Lost In Translation: A Boy’s Adventures In Records
Lost records. It’s a concept I’m very much smitten with.
It’s not so much discs misplaced; the early Primal Scream single lodged behind the refrigerator, that vinyl copy of Psychocandy that Steve borrowed back in 1998 and never returned (although these are included too).
No, I’m suggesting lost in a wider fashion. Something more abstract. Allegorical, even – an oft-worn trope in literary fiction when extrapolated to artistic endeavour in general. Think films unmade, books never published or rapidly out-of-print. Unfinished symphonies, The Mystery Of Edwin Drood, Jerry Lewis as a concentration camp clown – that’ll be a movie forever locked in a vault, viewable exclusively by lawyers.
This (allegedly) is a music blog, so I’ll attempt to keep to the remit. A few years ago I knew a guy who spent the majority of his time horizontal in his hipster London apartment, watching basketball on cable TV and smoking copious amounts of stuff you really shouldn’t be smoking.
Every few months however, he’d have to disengage from this slacker methodology and fly across the Atlantic to play trumpet in a band (I won’t name the guy concerned, or the hip if commercial, stoner-rock outfit he played with, although I guarantee you’ll be familiar with their work. Recording studios, headline tours – you know the drill…).
After one such jaunt he returned to the UK with a lost record; the band’s fourth, self-produced album, a recording taken straight from the mixing desk. And it sounded marvellous; ambiguous, sultry, infused with a sense of laid-back, melodic knowing… the record company hated it, of course, and parachuted in a producer who gave the album – once it was eventually released – a very different texture than that intended by the originators.
Obviously deciding that LGM was a character of dubious virtue, Mr Trumpet whisked the disc from the stereo the instant the final track spun out, and then hid it, just in case he’d get the blame for bootlegs appearing on Camden market stalls (and I would have got away with it too, if it weren’t for you pesky kids).
To be honest, I only wanted a copy for strictly personal use – essentially because of its lost record nature; attraction based in part upon an audio Pepping Tom model – the fact that is wasn’t intended for public consumption – but also because allure comes in many different flavours, and sometimes the more obtuse ones deliver that fix in a range of different colours.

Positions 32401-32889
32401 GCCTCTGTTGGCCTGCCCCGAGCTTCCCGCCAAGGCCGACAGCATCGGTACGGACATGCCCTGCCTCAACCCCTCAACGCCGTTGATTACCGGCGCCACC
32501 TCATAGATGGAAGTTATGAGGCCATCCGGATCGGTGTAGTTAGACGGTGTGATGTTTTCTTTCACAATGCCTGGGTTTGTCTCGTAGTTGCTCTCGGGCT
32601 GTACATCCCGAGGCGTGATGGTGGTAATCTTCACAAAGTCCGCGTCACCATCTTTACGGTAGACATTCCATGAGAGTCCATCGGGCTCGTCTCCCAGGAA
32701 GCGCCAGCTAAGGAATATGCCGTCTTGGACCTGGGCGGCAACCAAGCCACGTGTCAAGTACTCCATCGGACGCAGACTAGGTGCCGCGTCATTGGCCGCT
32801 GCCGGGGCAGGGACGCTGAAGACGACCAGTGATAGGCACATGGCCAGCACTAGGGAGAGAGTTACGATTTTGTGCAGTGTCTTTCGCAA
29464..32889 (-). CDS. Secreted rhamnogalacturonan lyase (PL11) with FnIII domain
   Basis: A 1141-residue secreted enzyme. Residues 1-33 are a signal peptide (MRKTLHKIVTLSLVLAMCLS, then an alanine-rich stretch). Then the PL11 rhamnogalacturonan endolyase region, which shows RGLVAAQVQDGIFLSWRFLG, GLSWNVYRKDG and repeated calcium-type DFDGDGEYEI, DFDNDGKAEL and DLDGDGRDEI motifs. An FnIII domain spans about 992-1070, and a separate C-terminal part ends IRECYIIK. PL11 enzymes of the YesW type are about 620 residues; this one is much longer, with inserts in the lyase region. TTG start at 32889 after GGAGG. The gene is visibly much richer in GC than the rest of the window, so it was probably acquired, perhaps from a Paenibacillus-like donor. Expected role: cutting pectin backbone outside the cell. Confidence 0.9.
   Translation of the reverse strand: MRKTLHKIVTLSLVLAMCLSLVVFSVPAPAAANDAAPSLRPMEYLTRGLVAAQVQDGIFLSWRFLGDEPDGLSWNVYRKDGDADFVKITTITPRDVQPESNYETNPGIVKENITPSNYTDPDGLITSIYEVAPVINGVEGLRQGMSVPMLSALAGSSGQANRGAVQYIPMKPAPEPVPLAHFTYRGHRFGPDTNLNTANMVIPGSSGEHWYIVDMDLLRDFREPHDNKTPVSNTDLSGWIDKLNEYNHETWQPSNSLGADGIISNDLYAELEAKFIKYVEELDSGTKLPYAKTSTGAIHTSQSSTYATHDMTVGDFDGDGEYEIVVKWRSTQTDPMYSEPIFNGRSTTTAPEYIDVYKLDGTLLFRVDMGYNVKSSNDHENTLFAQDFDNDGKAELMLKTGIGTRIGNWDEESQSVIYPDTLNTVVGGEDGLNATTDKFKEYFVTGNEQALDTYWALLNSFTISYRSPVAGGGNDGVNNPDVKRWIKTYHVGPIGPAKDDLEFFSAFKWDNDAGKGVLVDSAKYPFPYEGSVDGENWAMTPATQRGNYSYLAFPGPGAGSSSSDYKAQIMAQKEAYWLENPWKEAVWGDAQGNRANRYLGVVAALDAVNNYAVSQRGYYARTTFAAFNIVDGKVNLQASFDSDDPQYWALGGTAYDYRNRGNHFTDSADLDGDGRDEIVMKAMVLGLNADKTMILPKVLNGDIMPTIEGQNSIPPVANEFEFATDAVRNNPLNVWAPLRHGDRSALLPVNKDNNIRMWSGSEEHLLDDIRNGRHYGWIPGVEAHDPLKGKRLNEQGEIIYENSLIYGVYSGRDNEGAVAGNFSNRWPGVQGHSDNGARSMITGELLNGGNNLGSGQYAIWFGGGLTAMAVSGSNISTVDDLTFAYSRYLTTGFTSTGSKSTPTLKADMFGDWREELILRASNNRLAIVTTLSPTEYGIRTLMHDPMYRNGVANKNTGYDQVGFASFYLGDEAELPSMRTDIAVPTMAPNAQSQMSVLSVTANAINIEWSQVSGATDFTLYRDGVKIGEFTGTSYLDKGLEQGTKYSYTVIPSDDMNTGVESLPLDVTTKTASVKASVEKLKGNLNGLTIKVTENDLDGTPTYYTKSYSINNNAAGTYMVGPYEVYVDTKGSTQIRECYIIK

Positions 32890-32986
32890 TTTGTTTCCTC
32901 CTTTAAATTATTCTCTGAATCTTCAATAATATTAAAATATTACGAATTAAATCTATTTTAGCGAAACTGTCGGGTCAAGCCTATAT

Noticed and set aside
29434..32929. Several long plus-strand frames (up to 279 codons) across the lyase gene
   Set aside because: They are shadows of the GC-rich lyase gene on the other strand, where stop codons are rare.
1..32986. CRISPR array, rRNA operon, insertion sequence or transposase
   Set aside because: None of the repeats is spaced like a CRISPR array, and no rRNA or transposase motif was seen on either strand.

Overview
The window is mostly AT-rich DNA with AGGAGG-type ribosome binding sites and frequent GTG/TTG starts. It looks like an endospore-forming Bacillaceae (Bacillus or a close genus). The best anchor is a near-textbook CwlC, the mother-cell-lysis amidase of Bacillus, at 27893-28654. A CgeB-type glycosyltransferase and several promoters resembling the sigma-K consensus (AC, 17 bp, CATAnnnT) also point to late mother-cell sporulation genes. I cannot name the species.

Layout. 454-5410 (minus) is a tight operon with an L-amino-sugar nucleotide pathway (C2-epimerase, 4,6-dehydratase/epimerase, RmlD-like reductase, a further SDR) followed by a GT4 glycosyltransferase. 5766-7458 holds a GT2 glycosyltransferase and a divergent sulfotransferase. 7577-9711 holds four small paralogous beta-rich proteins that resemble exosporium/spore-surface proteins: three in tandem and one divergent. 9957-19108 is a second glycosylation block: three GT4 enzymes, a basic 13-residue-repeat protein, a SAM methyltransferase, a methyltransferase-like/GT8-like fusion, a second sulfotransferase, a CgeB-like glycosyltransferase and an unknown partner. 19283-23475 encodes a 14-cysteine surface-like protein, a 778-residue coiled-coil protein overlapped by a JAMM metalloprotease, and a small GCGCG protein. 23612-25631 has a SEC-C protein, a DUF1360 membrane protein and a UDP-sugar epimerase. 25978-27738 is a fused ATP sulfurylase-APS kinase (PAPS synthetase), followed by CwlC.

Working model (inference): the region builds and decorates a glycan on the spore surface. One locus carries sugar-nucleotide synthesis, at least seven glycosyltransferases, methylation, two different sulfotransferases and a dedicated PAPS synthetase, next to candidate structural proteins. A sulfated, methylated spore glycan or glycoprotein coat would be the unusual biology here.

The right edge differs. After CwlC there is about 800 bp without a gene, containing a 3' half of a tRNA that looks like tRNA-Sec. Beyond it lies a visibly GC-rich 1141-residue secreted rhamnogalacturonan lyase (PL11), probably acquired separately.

(Postscript: a couple of years ago the band got to release their version of this particular album – and it sounded nowhere near as enticing as it had when I first surreptitiously listened to it; maybe something was missed in translation as lost record became found. Or perhaps fumes from a dubious source weren’t inhaled the second time around).
Lost records. There’s a human element to all of this. Tracks forgotten by the hive mind and left to prowl at the periphery of obscurity, or set aside by shared recollection, by individual immediacy, a record gathering dust on the shelves – be it in your manor, or somebody else’s. We live in an age of artistic ubiquity, where music has the capacity to go viral at any juncture. Which is why I’d argue that amongst this universal vocabulary, there’s a perverse beauty to lost records. Items with a story to tell, like smudged newsprint.
Below the words, ‘Point Hope’ by Intastella. Not a lost record per se, but qualification can’t be far off. Think: mid-nineties indie disco (Saturday nights at the Tufnell Park Dome springs to mind). Probably early in the evening, the simian shadow at the decks plays a St Etienne track which segues into this – a St Etienne from Manchester, not London, attired in Doc Martens.
Only nobody gets up to dance, and the compulsion to play ‘Fool’s Gold’ or ‘Elephant Stone’ grows stronger and stronger until… well, you know how the rest of evening goes.
And as for this particular track? Like many an audio rediscovery, and no doubt these self indulgent words, think: lost in translation.
Intastella / Point Hope